What is copywriting anyway?
Need to learn a little more about copywriting? Dive right in!
So, what is copywriting anyway?
You should probably know more about this ‘potential’ future career of yours before diving head in.
Even if you sort of already know what copywriting is, this little article might just reveal a few things you’d never thought about.
Like what the difference between content and copy is. And why it isn’t just alllll about selling stuff.
Copywriting, in simple terms
Stripped down to its birthday suit, copywriting is probably best described as ‘writing for business.’
Also known as ‘commerical writing.’
Unlike a poem or a book, copywriting is written with the purpose of making someone do something.
That could be to buy a book. Click a link. Subscribe to a newsletter.
It could also be as simple as just making someone like your brand. Connect and vibe with it.
Most forms of copywriting will be used as marketing or promotional material. And this is where it sort of splits into two.
There is copywriting for sales and direct promotions.
And then there’s copywriting (some people label it content writing, but it’s pretty much the same thing) that’s written to nurture and engage an audience.
Let’s take a closer look at each.
The salesly, more direct stuff
This kind of copywriting is written with the purpose of getting the reader to take action - almost immediately.
Also known as direct-response copywriting. Ads and web copy are the two types of writing that fall most under this umbrella.
But then you’ve also got stuff like product descriptions and catalogs (though you could also argue that those are written to ‘inform’ the reader).
This copy is more salesly and direct. It needs to be short, snappy, and to the point.
After all, you’ll probably only have a couple of words to get your point across.
You’ll also need to make it really creative.
Do something that STANDS OUT amidst the noise of all the other ads out there.
Just think about how many ads you saw today. Probably way too many, right?
Did you remember any of them?
My point exactly.
Not everyone loves the short and snappy stuff, so if you’re more of a long-form copy kind of person (hello twin!) then you’ll probably be more interested in the second type of copywriting.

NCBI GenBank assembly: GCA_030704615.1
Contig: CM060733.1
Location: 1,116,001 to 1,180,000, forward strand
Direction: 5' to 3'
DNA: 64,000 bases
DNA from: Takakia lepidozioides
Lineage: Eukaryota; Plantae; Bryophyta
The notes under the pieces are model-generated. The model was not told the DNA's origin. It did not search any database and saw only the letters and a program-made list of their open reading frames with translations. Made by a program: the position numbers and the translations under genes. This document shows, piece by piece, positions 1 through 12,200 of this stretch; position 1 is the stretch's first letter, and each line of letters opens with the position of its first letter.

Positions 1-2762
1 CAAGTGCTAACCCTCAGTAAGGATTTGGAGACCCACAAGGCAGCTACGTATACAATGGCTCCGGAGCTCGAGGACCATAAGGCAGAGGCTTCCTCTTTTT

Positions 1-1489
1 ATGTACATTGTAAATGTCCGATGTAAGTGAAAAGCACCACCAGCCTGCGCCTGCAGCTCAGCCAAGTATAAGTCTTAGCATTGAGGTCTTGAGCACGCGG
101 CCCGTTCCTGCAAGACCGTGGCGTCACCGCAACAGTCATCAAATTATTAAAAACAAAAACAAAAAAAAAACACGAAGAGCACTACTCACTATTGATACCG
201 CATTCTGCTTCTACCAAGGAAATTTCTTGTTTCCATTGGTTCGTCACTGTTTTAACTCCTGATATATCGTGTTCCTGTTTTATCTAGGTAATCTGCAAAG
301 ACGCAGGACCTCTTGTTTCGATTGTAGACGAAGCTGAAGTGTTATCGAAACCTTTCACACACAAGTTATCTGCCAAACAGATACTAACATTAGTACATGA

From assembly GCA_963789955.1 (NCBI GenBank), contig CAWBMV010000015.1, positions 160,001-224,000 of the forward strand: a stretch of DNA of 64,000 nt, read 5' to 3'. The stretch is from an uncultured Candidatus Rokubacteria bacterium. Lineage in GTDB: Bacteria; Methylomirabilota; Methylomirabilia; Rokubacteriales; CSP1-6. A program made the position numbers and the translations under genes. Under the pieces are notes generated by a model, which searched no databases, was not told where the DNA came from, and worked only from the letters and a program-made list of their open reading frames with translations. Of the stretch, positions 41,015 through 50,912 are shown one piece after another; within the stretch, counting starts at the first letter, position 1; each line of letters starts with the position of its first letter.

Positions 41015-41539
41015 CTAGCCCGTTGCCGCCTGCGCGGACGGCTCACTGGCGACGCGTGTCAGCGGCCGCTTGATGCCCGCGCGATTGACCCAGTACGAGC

The engaging stuff
Don’t get me wrong - all copy should be engaging.
But the longer-form stuff (i.e., the meatier, more word-heavy stuff) is usually written with the purpose of engaging the audience. Rather than actually getting them to make a commitment and buy/subscribe at that very moment.
Typical examples that fall under this umbrella include blogs, newsletters, and email campaigns.
These are all types of copywriting geared towards nurturing and gaining the audience’s trust.
When you read a blog, do you feel like you’re being sold to?
Well, you shouldn’t.
You should read it and walk away feeling like you’ve been delivered value of some sort.
Maybe that blog taught you something new? Maybe it was really funny? Maybe it got you to reflect?
Point is, blogs and all that other long-form stuff are meant to make you like a brand.
They might not be selling to you at that very moment, but they’re setting you up for the sell. Warming you up. Enticing you.
They’re showing that they have a personality. That they’re not just a stone-cold business trying to take your money. They’re taking their time to get to know you.
That they’re trying their best to keep up with you (another reason why newsletters tend to be such a hit with readers).
Think of it this way:
You read a blog about cookie cutters.
From that alone, I’m going to assume you’re into baking.
That blog is amazing. Really insightful and packed full of tips about the best cookie cutters to buy and why cookie cutters are so important.
So, you decide to hit ‘subscribe’ to their newsletter.
Every month, you’re delivered a little email full of wonderful content - all about your favourite thing - baking!
Suddenly, you quite like this brand.
You’ve warmed up to them.
So, when you get served an ad - by that brand - you don’t feel so offended.
It sort of feels…right. Like it was just a matter of time.
Plus, you like this brand. Why wouldn’t you buy from them?
And that’s why it works.
What will you pick?
Ultimately, the kind of copy you decide to write will come down to what you’re good at and what you actually like.
I’ve done web copy and ads before - and I still do them from time to time.
But they’re not my favourite.
It’s taken a few years, but I’ve finally narrowed down my copywriting services into four main verticals; blogs, emails, newsletters, and social copy.
That’s pretty much all I do.
At the start of your journey, you can experiment. You can try out lots of different types of copywriting - in fact, I recommend it!
It will give you a chance to figure out what you like and what sort of writing comes naturally to you.
I love the meatier stuff, so long-form will always be king for me.
But you might find that short and snappy is your thing. And that’s great - own it!